Politico – Kalina Oroschakoff and Karl Mathiesen / Brussels takes the lead in global battle to end greenhouse emissions
- The European Commission on Wednesday proposed a mammoth package of new laws seeking to accelerate the Continent toward climate neutrality — and opened a new political struggle over the realities of dealing with climate change.
- “Our current fossil fuel economy has reached its limits,” Commission President Ursula von der Leyen told reporters as she unveiled the proposals. “Europe is now the very first continent that presents a comprehensive architecture to meet its climate objectives.”
- To do that, the bloc will raise the cost of using polluting fuels and require a massive revamp of how people drive, insulate their homes, produce things like steel and cement, and manage their forests and land.
- One of the headline announcements would end the sale of new petrol and diesel cars by 2035, ushering in the age of electric vehicle dominance.
- The New York Times – Steven Erlanger and Somini Sengupta / Europe unveils plan to shift from fossil fuels, setting up potential trade spats
- Euractiv – Jorge Valero / Green package unleashes criticism against von der Leyen inside the college
Financial Times – James Shotter / Polish constitutional court decision escalates rule-of-law dispute with EU
- Poland’s constitutional court has ruled that the country does not have to obey orders from the EU’s top court relating to its contested judicial overhaul, escalating a feud between Warsaw and Brussels over the rule of law.
- The constitutional court ruling caps a five-year battle over wide-ranging changes carried out by Poland’s conservative-nationalist Law and Justice (PiS) party, which give politicians sweeping powers over the judiciary.
- MPs from the ruling coalition led by prime minister Mateusz Morawiecki have long argued that the changes to Poland’s judiciary were needed to overhaul an inefficient system, and that the CJEU had no right to intervene.
- Shortly before the constitutional court delivered its ruling, the CJEU issued a second order for Poland to suspend the disciplinary chamber. The CJEU is also due to rule on Thursday on whether the chamber breaches Poland’s EU treaty obligations.
- The Guardian – Jon Henley / ‘Legal Polexit’: Poland court rules EU measures unconstitutional
The Economist / South Africa’s war for the rule of law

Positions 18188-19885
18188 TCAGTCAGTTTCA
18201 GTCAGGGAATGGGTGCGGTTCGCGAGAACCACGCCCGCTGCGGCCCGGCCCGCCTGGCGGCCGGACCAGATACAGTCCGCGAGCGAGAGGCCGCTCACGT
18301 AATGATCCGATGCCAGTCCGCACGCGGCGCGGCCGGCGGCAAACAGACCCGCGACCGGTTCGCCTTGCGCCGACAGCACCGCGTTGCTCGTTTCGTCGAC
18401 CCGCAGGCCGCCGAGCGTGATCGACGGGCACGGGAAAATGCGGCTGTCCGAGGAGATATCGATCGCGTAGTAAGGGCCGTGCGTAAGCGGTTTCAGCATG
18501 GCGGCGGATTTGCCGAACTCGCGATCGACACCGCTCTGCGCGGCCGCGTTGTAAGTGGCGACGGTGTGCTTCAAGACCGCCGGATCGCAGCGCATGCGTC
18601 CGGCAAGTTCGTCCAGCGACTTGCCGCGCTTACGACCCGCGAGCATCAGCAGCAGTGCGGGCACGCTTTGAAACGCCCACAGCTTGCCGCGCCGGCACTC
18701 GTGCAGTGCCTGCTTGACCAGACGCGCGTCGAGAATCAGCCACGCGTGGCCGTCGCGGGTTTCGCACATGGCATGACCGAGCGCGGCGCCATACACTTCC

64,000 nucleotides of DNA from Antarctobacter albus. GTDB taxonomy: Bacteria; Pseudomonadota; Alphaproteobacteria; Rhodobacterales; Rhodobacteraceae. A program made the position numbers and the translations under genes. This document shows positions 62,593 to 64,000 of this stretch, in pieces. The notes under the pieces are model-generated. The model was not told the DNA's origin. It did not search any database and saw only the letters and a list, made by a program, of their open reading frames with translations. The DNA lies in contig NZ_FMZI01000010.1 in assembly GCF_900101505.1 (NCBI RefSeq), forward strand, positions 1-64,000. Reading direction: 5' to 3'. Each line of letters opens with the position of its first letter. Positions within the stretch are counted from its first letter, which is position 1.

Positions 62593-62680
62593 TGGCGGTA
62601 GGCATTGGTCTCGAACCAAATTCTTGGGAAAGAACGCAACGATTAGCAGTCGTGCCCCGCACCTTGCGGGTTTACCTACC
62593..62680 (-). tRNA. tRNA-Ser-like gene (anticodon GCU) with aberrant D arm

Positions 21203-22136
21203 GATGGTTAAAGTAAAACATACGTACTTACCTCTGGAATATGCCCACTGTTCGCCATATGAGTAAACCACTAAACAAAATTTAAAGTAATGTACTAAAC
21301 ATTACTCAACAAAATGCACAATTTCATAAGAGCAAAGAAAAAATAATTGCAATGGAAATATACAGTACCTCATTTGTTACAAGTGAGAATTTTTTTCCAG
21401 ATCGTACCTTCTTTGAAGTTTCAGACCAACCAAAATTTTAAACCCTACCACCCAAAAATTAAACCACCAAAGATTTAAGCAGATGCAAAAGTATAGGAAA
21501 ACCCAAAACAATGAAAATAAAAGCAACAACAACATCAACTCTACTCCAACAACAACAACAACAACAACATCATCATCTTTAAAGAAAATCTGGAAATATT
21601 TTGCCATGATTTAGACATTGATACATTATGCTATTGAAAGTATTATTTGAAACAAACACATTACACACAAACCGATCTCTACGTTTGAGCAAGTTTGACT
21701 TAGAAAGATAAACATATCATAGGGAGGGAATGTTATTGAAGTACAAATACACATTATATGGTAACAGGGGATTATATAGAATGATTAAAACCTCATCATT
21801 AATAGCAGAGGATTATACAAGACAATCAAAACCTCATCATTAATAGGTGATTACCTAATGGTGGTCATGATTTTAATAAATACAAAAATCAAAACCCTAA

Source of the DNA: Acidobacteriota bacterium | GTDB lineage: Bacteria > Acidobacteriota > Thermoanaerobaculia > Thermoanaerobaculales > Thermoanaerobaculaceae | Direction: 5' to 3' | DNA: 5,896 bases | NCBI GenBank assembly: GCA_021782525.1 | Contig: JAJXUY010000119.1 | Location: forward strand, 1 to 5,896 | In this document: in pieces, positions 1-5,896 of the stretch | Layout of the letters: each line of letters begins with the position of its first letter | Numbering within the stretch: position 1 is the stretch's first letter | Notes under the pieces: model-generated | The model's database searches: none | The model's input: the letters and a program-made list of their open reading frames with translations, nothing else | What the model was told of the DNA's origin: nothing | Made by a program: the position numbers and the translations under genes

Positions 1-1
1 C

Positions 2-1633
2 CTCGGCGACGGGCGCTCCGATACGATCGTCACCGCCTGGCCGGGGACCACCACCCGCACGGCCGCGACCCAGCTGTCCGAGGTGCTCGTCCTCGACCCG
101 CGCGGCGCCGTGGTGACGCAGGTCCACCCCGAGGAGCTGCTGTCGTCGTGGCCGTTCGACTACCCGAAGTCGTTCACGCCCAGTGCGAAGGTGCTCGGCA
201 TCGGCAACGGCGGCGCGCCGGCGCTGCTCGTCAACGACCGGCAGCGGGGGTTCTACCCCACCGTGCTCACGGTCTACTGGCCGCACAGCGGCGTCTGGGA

- South Africa offers dry kindling for political conflagration. Unemployment and inequality are preposterously high. Many people lack food, electricity and running water, while members of the ruling African National Congress (ANC) gorge on graft.
- The two years before covid-19 hit saw more protests than probably at any time in the democratic era. The pandemic, by far Africa’s worst if official statistics are to be trusted, has killed at least 65,595 people and plunged many more into destitution.
- Yet the violence that has engulfed the country in the past week is not a spontaneous protest against such ills. It was incited, and in some cases perhaps instigated, by people close to the former president, Jacob Zuma.
- Their narrow aim is to have him released after his imprisonment on July 7th for holding in contempt a judge-led inquiry into his corrupt reign of 2009-18. Their broader goal is to make the country ungovernable so as to undermine his successor, Cyril Ramaphosa.
- Bloomberg – Loni Prinsloo and Monique Vanek / South Africa to boost troops fivefold to help quash riots
The Washington Post – Adam Taylor / Angela Merkel’s swan song in Washington
- Angela Merkel is no stranger to Washington. The German chancellor, in power since 2005, has already visited the White House during three administrations. But things will be different when she greets President Biden on Thursday.
- With her impending retirement, this will probably be the swan song of the 16-year Merkel era in U.S.-German relations. The big question then is not so much what happens now, but what comes next.
- Neither Germans nor Americans can truly know. Despite the relative consistency of the German years, the relationship has seen its ups and downs. Merkel worked with “some more smoothly than others.”
- Two of the most glaring issues are related to Russia and China, two U.S. foes. Specifically, there is Nord Stream 2, a natural-gas pipeline that will run directly to Germany from Russia.
- Foreign Policy – Michael Hirsh / Will the United States and Europe break up over China?
Today’s further reads:
- The Atlantic – Leah C. Stokes / The infrastructure bill won’t cut it on climate
- South China Morning Post – Andrew Mullen and Orange Wang / China GDP: economic growth slows to 7.9 per cent in second quarter, 12.7 per cent in first half of 2021